In stories of drift, organisations fail precisely because they’re doing well – but their measure of ‘well’ is based on a narrow range of performance criteria, which is often what the organisation gets rewarded on in its current political, economic or commercial environment.
When an organisation drifts toward failure, accidents can happen without anything breaking, without anybody erring, without anybody violating the rules they consider relevant, and seeing holes and deficiencies in hindsight won’t explain why particular actions and behaviours existed that way over time and were rationalised as normal. And it doesn’t help predict or prevent a future drift into failure.
In the words of safety researcher, Sidney Dekker:
“Drifting into failure is a slow, incremental process. An organization, using all its resources in pursuit of its mandate, for example, to provide safe air-travel, or deliver electricity reliably, will gradually borrow more and more from the margins that once buffered it from assumed boundaries of failure. The very pursuit of the organisation’s mandate, over time, and under the pressure of various environmental factors (most prominently, competition and scarcity), dictates that it does this borrowing – the organisation needs to be more efficient, do more with less, perhaps take greater risks. It is the very pursuit of the mandate that creates the conditions for its eventual collapse. The bright side inevitably brews the dark side – given enough time, enough uncertainty, enough pressure. Even well-run organisations exhibit this pattern.”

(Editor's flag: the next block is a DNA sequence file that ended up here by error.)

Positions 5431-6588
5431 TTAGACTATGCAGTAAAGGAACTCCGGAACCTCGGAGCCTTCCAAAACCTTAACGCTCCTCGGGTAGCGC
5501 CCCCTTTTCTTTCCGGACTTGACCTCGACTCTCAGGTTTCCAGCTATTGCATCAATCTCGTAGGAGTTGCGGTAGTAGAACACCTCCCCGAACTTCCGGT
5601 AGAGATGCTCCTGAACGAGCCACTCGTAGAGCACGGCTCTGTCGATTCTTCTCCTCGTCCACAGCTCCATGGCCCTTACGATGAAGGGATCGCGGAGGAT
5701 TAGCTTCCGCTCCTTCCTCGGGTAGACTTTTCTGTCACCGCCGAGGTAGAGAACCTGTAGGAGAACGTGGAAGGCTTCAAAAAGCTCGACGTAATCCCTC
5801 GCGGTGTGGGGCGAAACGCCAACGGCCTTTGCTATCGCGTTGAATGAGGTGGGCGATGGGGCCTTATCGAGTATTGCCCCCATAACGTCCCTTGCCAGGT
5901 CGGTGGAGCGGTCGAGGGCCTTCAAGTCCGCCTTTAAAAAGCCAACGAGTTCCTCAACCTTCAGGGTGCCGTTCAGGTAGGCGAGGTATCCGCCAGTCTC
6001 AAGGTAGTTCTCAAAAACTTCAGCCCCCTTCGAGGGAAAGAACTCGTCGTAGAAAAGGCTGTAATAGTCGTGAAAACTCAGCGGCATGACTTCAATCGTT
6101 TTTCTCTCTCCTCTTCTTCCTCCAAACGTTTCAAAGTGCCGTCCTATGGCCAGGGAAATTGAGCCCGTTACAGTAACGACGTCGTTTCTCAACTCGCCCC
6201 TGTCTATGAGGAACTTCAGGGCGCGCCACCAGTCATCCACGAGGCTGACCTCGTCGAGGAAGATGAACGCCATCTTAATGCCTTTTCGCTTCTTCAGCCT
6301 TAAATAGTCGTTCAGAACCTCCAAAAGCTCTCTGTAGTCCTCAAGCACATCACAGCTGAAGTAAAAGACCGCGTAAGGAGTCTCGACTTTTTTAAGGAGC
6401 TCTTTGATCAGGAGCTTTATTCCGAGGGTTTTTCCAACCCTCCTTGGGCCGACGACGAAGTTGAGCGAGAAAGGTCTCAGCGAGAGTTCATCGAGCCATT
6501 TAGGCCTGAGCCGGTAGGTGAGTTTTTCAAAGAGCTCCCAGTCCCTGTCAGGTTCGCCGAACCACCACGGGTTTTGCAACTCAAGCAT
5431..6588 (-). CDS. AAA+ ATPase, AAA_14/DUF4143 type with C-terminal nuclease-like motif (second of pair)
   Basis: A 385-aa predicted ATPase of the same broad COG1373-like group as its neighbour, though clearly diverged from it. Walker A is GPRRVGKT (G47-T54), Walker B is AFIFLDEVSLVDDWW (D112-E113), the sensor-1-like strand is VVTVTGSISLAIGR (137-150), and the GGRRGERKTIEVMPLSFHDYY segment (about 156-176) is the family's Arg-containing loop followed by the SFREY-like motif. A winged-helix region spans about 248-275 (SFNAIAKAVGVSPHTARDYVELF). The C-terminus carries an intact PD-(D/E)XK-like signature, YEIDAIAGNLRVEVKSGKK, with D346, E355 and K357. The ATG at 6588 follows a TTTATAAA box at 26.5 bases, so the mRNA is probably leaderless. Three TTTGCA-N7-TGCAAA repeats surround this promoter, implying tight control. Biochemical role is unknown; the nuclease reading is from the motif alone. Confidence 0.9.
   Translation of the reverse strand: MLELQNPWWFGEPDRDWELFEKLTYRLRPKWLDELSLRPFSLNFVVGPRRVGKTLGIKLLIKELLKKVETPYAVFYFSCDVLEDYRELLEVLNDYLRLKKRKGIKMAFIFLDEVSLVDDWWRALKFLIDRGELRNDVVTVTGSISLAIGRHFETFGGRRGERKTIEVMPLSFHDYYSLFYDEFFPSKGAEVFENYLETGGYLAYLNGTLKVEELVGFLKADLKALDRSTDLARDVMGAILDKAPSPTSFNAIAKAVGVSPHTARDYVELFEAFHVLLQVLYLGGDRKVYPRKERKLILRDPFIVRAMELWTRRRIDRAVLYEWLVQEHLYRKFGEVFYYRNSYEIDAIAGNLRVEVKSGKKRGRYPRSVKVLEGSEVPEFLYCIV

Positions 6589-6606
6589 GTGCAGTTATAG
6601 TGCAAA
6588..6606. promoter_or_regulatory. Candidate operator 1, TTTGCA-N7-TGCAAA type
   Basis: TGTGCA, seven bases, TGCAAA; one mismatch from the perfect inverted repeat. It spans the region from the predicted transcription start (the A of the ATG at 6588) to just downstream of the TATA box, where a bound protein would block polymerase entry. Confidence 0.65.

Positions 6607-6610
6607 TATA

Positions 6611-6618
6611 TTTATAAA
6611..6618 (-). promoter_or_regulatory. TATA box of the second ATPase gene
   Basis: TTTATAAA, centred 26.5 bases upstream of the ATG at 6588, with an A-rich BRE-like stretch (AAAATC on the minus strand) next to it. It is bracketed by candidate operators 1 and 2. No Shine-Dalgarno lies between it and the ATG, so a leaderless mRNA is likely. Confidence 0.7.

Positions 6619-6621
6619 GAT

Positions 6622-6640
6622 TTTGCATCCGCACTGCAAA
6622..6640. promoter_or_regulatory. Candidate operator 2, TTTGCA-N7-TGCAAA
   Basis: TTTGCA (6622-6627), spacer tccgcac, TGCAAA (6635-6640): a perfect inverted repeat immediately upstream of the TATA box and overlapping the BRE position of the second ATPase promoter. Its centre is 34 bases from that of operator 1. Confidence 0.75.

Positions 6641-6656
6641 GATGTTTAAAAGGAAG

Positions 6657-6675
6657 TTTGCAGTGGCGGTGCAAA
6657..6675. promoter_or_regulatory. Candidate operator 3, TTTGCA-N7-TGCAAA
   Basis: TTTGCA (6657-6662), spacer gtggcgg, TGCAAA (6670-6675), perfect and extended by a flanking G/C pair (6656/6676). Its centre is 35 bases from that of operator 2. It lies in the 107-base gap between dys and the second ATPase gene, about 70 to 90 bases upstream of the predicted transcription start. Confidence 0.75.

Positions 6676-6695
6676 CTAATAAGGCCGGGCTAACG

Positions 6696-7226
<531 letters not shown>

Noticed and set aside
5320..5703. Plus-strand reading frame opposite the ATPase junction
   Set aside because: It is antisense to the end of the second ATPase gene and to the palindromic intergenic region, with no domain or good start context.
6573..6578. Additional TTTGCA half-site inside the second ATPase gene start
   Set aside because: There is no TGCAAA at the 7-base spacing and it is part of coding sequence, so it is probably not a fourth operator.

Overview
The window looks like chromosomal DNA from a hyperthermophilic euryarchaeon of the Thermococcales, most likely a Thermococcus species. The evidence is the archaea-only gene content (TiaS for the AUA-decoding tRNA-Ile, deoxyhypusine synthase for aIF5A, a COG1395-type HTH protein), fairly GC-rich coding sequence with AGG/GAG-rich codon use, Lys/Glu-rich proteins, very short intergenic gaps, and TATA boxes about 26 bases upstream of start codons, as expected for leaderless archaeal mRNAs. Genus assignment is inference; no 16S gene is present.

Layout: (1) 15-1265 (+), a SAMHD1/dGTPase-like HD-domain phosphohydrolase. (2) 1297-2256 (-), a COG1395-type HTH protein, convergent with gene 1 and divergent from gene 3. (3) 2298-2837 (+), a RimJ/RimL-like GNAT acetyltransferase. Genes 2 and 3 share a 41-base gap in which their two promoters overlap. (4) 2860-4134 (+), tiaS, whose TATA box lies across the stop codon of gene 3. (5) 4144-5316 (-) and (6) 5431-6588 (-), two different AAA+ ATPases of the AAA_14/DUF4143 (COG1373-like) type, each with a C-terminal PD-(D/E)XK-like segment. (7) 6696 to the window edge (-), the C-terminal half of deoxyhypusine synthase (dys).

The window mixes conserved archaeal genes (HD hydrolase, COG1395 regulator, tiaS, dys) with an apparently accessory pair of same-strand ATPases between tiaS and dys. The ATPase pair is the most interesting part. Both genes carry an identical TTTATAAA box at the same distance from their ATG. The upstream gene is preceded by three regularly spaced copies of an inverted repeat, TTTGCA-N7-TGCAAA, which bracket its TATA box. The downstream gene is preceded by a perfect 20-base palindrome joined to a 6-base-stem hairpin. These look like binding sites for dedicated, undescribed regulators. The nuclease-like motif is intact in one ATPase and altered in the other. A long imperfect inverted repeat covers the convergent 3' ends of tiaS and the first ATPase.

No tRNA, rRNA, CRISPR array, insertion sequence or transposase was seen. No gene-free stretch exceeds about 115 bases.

In stories of drift “local decisions that made sense at the time cumulatively become a set of socially organised circumstances and norms that make the system more likely to produce a harmful outcome“, so when we’re trying to understand why or how drift has occurred, we want to ensure our efforts are focussed on understanding what made sense to the decision-makers at the time? Why were the decisions of one or many thought of as normal? Why did nothing flag as report worthy?
Are Human Beings Rational Decision-Makers Or Are We Just Finding A Way to Make Sense Of Things?